After the 2008 global financial crisis, the world seemed ready to undertake meaningful reform of the international monetary system. But the promised structural changes never happened. And the recent spring meetings of the International Monetary Fund and the World Bank indicated that the current bout of global economic upheaval will similarly fail to spur transformation.
When the 2008 crisis rocked the global financial system, policymakers took radical action to stabilize it. Beyond government bailouts of distressed banks in the United States, the epicenter of the crisis, liquidity was expanded substantially through large-scale quantitative easing and foreign-currency swaps by central banks. The international monetary system’s legitimacy was bolstered by the expansion of decision-making from the G7 to the G20.
The obvious next step was regulatory reform, aimed at preventing future crises. To this end, more power was delegated to the Financial Stability Board, an international body focused on identifying and promoting strong regulatory, supervisory, and other financial-sector policies. The FSB pushed, for example, for higher capital and liquidity requirements for banks and limits on total leverage ratios.
But critical reforms – such as the FSB’s attempts to expand oversight to cover non-bank financial intermediaries – were thwarted by pushback from the financial community. Similarly, in the US, the tougher regulatory regime put in place after the crisis was subsequently weakened.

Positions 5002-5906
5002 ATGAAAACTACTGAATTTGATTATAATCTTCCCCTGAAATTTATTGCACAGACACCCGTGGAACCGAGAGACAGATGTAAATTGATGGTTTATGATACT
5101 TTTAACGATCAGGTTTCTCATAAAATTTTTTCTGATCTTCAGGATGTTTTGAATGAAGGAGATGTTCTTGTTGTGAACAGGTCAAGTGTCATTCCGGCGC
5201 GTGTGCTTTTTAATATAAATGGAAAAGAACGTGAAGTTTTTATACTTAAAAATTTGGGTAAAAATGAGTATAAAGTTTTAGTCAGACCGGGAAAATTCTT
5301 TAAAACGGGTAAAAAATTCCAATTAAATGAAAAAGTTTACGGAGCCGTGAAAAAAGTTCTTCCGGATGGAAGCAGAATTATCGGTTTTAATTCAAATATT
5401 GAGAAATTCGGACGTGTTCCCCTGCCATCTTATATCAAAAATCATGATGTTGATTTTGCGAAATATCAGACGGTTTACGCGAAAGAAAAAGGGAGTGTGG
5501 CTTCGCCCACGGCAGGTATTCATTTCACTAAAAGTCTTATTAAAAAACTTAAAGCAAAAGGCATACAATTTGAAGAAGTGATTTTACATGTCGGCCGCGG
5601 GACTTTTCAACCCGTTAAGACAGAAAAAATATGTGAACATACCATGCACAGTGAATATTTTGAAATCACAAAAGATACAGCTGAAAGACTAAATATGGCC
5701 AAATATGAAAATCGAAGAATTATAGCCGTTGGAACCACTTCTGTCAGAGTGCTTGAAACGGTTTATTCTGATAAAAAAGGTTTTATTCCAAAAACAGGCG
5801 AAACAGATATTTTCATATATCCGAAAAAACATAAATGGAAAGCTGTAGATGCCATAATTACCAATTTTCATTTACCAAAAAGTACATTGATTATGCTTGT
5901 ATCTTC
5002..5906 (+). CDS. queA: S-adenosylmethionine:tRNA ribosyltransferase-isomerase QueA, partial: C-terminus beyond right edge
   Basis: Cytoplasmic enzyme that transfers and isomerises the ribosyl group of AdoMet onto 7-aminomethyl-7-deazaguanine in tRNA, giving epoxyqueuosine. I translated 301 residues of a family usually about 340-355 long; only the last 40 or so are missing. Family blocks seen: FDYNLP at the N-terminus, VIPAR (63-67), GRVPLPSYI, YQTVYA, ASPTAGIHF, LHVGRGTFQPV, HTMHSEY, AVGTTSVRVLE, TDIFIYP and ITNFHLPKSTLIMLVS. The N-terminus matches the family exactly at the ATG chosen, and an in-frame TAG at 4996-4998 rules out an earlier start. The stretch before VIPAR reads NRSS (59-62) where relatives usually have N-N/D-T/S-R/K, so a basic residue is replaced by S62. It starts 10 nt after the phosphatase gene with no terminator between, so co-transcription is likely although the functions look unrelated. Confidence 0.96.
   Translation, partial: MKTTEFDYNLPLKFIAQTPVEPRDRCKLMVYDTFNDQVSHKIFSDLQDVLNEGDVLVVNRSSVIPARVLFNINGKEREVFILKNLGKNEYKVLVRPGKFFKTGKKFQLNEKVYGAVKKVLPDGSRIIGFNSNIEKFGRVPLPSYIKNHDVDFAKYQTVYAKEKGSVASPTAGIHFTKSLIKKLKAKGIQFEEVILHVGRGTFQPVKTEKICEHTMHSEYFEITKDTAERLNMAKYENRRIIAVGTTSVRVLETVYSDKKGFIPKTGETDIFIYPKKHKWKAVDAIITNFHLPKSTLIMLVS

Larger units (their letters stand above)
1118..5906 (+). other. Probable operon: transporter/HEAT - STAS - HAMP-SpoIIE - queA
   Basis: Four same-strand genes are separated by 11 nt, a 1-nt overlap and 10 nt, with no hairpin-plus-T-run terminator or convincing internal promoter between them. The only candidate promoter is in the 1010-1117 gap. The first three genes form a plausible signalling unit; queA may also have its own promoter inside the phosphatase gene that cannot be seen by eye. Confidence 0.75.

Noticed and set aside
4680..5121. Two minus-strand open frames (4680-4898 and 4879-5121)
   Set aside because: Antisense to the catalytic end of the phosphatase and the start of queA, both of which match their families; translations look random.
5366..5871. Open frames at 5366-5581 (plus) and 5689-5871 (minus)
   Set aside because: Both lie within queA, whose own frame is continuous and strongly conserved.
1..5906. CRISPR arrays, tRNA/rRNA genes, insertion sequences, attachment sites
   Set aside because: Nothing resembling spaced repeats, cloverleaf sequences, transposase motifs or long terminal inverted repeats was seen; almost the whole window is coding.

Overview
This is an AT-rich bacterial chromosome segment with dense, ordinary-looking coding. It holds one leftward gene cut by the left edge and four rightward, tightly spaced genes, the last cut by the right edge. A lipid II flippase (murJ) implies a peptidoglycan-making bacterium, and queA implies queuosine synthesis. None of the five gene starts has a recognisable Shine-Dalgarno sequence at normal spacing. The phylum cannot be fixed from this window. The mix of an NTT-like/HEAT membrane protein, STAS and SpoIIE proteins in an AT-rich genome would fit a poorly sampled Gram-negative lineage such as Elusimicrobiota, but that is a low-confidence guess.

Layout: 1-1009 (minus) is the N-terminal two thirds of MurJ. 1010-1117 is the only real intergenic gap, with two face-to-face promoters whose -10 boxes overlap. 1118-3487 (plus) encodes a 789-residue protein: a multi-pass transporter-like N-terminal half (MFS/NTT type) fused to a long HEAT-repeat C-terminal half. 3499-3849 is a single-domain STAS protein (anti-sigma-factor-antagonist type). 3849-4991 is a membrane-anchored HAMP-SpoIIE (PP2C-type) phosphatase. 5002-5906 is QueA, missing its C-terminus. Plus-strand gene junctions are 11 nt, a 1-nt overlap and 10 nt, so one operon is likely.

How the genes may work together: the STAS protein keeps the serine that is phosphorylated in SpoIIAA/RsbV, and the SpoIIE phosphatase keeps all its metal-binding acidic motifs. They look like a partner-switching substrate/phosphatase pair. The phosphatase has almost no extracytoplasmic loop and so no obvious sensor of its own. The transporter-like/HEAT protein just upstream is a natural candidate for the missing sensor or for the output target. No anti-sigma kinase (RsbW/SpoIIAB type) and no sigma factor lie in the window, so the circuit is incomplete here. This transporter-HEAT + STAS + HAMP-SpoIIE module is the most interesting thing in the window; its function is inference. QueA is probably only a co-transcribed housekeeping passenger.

Meanwhile, the massive monetary expansion that had propped up the global economy generated new risks, with prolonged ultra-low interest rates encouraging short-term speculation and fueling asset bubbles, without increasing long-term productivity. According to the McKinsey Global Institute, total assets tripled from 2000 to 2020, with the value of global financial assets and liabilities now twice as large as that of real assets. At the same time, the financial sector and ownership of wealth became far more concentrated.
Now, a new set of shocks – from the pandemic, rising inflation and interest rates, and the war in Ukraine – are threatening to generate further upheaval. According to the Intergovernmental Group of Twenty-Four on International Monetary Affairs and Development, the most pressing challenges include debt distress among emerging-market and developing economies (EMDEs), vaccine equity, the surge in inflation, and growing risks to financial stability.
Efforts to address such urgent challenges are largely piecemeal. For example, last August, the IMF approved a general allocation of special drawing rights (SDRs, the Fund’s reserve asset) equivalent to $650 billion. This expanded the IMF’s resources substantially, but the demands for funding have increased exponentially. As Managing Director Kristalina Georgieva admitted at the recent meetings, 60% of countries, including at least 20 in Sub-Saharan Africa, have debt burdens exceeding 50% of GDP and are facing or near debt distress.